How much do companies lose when their apps experience downtimes? A lot! And the costs associated with app unavailability are likely higher than what many business owners or managers have in mind.

A global study on the cost of app availability shows around 95 percent of organizations have suffered unexpected downtimes. These organizations say that some 10 percent of their servers suffer at least one downtime in a year.

Ideally, apps should never have any downtime, but it is inevitable. According to Gartner, a planned downtime of 200 hours and unplanned downtime of fewer than 61 hours per year can be considered acceptable. Anything higher can already disrupt normal operations and negatively impact the bottom line.

Reducing app downtime effectively

Protecting servers from various factors that lead to downtimes is always easier said than done. There are many ways apps become unavailable, which can be grouped as follows.

  • Server-side issues – These include hardware failures, power outages, software bugs, and upgrade and migration difficulties.
  • Cyberattacks – App servers can be targeted by DDoS attacks, DNS attacks, cross-site scripting, injection attacks, fuzzing, man-in-the-middle attacks, brute force attacks, account takeovers, and other forms of cyber assault.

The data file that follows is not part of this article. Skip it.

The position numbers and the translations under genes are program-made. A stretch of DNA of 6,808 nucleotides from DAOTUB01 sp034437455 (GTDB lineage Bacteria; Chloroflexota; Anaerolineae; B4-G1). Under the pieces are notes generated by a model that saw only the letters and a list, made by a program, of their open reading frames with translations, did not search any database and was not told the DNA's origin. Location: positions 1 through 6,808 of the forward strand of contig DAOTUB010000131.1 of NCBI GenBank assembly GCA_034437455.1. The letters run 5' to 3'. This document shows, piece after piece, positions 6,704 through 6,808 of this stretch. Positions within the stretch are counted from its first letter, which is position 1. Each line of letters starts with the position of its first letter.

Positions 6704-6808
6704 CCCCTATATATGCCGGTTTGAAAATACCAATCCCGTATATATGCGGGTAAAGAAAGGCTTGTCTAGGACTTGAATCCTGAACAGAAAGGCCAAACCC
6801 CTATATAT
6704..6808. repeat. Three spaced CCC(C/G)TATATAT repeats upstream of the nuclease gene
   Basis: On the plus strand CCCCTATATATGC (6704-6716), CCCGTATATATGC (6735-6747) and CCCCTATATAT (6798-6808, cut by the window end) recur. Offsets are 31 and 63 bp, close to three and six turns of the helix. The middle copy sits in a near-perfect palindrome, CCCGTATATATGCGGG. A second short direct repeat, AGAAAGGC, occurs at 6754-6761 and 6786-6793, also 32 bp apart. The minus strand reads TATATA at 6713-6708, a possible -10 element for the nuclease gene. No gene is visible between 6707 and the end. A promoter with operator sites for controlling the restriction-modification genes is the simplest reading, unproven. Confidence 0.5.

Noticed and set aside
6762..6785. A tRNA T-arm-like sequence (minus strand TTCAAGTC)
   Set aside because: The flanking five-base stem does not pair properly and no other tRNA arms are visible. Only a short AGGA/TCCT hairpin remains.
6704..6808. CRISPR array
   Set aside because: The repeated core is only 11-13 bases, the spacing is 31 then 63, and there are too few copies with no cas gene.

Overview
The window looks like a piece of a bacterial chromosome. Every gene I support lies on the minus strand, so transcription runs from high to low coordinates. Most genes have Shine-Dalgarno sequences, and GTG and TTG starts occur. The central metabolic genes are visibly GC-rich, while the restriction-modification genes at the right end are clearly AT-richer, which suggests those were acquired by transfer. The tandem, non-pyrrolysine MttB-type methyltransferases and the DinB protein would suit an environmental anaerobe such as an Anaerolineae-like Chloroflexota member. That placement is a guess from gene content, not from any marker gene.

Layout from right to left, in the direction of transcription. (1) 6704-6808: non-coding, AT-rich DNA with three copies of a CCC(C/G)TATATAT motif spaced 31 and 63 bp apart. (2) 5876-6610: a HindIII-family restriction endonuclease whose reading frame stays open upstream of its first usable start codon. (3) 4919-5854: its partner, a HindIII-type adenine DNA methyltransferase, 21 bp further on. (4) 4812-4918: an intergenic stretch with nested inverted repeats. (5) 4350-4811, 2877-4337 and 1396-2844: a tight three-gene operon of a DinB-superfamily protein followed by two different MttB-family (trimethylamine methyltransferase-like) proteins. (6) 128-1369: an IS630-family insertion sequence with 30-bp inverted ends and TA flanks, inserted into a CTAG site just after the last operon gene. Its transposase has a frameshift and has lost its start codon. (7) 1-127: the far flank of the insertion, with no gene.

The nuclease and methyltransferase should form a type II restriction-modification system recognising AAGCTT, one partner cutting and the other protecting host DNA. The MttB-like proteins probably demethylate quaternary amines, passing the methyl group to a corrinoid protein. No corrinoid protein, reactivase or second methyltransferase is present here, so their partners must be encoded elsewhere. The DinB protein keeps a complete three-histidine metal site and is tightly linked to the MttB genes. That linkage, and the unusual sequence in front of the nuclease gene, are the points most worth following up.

Server-side issues are the responsibility of the server providers, so nothing much can be done about them. Organizations should choose servers with proven reliability and a guarantee of a specific high uptime percentage. Fending off cyberattacks, however, cannot be entrusted to conventional or standard web server companies. Web server companies have their own cybersecurity solutions, but it is not advisable to completely rely on these.

Times have changed, and the cyber threat landscape is no longer the way it used to be. It is much harsher, more relentless, and more creative in finding new ways to defeat cyber defenses. Ensuring consistent application availability requires more than just the basic or standard defenses.

An effective app availability solution should ensure that all layers of the network remain operational, with the anticipation that attacks can happen at anytime.

Additionally, the right solution should be adaptable and proactive in dealing with threats. DDoS and other cyberattacks can change or evolve to exploit weaknesses that may emerge in existing protections.

CDN, DDoS, DNS, and bots

Nowadays, security providers emphasize four important services to bolster application availability. These are the use of secure content delivery networks (CDN), DDoS protection, DNS protection, and advanced bot protection.

CDN is not just about the quick delivery of web page content, it is also used in games and other apps to accelerate downloads, app content loading, and the display of game elements. It also helps minimize downtimes by having multiple servers as sources of content to ensure continuous content delivery even when some servers are down. Using CDNs is no longer just an added protection for many; it already forms part of their core cyber defenses.

DDoS protection is a staple in-app downtime prevention or mitigation strategy. Until now, DDoS attacks are considered serious threats. There are reports showing that DDoS cases rose by a third from 2020 to 2021. Apps are common targets of DDoS attacks, so having the right protection is a must.